In September 1838, 859 Potawatomi Indians were forced from their homeland near Plymouth, Indiana, and made to march 660 miles to present-day Osawatomie, Kansas. At gunpoint, the tribe began the march on September 4, 1838. During the two-month journey, 42 members of the tribe, mostly children, died of typhoid fever and the stress of the forced removal, and about as many had escaped along the journey. When they arrived in Osawatomie, Kansas, that November, there were only 756 of the tribe left.
Native American tribes began to be forced from their homelands in 1830 when the Federal Government passed the Indian Removal Act. As more and more European immigrants arrived in the United States, the government determined that more room was needed for them, pushing the Indians to unpopulated lands west of the Mississippi River. The Indian Removal Act was explicitly enacted to remove the Five Civilized Tribes from the southeast. Later, it would lead to multiple treaties with other tribes east of the Mississippi River.
Negotiations with various Potawatomi bands began in 1832 to move them from their homelands in Indiana to lands in Kansas. While many complied over the next several years, Chief Menominee and his band at Twin Lakes, Indiana, refused to sign the treaties.
By August 1838, most of the Potawatomi bands had migrated peacefully to their new lands in Kansas, but Chief Menominee’s band stayed at their Twin Lakes village. Hundreds of others who did not want to leave their homeland joined Menominee’s band, which grew from four wigwams in 1821 to 100 in 1838. As a result, Indiana Governor David Wallace ordered General John Tipton to mobilize the state militia to remove the tribe forcibly.
On August 30, General Tipton and 100 soldiers arrived at the Twin Lakes Village and began to round up the tribe, burning their crops and homes to discourage them from trying to return. Five days later, on September 4, the march began with more than 850 Indians and a caravan of 26 wagons to help transport their goods. Chief Menominee and two other chiefs, No-taw-kah and Pee-pin-oh-waw, were placed in a horse-drawn jail wagon while their people walked or rode horseback behind them. Each day, the trek began at 8:00 a.m. and continued until 4:00 p.m., when they rested for the evening and were given their only meal of the day.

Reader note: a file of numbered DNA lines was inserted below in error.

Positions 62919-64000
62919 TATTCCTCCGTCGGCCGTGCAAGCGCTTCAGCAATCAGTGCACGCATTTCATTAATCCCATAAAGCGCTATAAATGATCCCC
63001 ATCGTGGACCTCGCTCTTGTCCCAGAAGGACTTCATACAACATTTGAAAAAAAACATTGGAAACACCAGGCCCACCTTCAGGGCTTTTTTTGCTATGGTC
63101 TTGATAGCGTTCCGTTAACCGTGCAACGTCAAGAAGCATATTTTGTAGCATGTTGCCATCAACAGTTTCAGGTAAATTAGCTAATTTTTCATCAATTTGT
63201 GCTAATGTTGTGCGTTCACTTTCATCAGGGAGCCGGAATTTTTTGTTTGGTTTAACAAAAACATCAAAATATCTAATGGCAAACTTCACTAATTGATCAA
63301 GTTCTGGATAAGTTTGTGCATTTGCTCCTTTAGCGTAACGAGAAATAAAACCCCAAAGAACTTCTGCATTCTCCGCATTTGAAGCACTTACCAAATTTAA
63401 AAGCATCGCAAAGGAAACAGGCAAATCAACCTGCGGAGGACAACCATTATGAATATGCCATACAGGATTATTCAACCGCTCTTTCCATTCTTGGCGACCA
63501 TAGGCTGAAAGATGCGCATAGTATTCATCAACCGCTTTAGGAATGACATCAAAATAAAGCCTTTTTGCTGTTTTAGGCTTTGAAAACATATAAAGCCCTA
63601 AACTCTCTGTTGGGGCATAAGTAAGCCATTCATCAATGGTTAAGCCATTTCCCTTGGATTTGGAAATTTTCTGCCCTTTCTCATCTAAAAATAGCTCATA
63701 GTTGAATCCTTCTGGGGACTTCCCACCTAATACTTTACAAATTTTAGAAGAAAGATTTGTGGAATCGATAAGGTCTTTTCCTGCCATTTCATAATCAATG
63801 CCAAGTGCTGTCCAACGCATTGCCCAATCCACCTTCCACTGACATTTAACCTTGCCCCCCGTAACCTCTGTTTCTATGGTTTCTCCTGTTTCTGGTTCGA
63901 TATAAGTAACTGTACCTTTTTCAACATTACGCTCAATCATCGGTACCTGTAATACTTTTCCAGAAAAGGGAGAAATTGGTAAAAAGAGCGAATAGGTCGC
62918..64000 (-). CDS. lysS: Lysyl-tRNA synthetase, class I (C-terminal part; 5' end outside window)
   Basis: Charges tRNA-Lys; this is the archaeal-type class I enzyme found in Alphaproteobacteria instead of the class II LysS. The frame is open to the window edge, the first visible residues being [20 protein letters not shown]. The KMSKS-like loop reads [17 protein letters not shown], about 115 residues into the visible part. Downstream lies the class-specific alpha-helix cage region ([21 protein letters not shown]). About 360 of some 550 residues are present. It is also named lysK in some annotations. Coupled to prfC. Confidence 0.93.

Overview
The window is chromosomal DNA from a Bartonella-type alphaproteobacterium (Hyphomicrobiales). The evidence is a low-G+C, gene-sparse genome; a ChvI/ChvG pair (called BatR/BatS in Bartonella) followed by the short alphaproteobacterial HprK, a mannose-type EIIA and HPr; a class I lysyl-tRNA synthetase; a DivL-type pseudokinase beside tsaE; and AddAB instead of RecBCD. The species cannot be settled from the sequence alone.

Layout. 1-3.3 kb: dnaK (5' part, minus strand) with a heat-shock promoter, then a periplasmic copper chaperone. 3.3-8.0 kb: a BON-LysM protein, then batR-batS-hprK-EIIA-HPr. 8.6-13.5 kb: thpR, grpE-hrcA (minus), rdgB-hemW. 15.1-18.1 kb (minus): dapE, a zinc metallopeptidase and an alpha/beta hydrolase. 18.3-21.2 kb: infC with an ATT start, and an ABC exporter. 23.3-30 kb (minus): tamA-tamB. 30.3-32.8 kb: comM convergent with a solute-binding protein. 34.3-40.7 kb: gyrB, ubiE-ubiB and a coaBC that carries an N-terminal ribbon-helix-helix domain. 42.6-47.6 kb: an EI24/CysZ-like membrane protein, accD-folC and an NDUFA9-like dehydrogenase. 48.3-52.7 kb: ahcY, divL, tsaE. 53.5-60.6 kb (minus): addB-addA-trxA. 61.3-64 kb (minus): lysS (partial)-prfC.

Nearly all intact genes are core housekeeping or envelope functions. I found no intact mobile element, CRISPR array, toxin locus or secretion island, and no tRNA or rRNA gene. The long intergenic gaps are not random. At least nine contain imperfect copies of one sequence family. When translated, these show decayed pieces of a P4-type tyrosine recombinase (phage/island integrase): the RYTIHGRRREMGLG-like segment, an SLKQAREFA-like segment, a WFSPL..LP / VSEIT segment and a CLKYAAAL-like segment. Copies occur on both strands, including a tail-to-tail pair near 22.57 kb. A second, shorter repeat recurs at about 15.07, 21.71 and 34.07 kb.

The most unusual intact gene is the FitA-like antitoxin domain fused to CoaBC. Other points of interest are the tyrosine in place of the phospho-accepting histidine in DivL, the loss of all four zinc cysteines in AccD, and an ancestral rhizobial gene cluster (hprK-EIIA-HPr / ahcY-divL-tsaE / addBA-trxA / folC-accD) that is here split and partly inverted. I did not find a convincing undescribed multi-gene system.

The tribe was accompanied by a young priest, Father Benjamin M. Petit. Along the way, he ministered to the tribe spiritually, emotionally, and physically, tending to the sick. That fall, there was a terrible drought, and unfortunately, what little water they found was usually stagnant, causing many of them to get sick with what was probably typhoid. As more and more died along the way, Father Petit baptized the dying children, blessed each grave when someone died, and conducted Mass each day, though he also grew sick along the journey.
On November 13, 1838, while traveling along the Osage River in Missouri, he wrote a letter describing the march to Bishop Simon Brute, Vincennes, Indiana.
“The order of march was as follows: The United States flag, carried by a dragoon; then one of the principal officers, next the staff baggage carts, then the carriage, which during the whole trip was kept for the use of the Indian chiefs, then one or two chiefs on horseback led a line of 250 to 300 horses ridden by men, women, children in single file, after the manner of savages.
On the flanks of the line at equal distance from each other were the dragoons and volunteers, hastening the stragglers, often with severe gestures and bitter words. After this cavalry came a file of forty baggage wagons filled with luggage and Indians. The sick were lying in them, rudely jolted, under a canvas which, far from protecting them from the dust and heat, only deprived them of air, for they were as if buried under this burning canopy – several died.”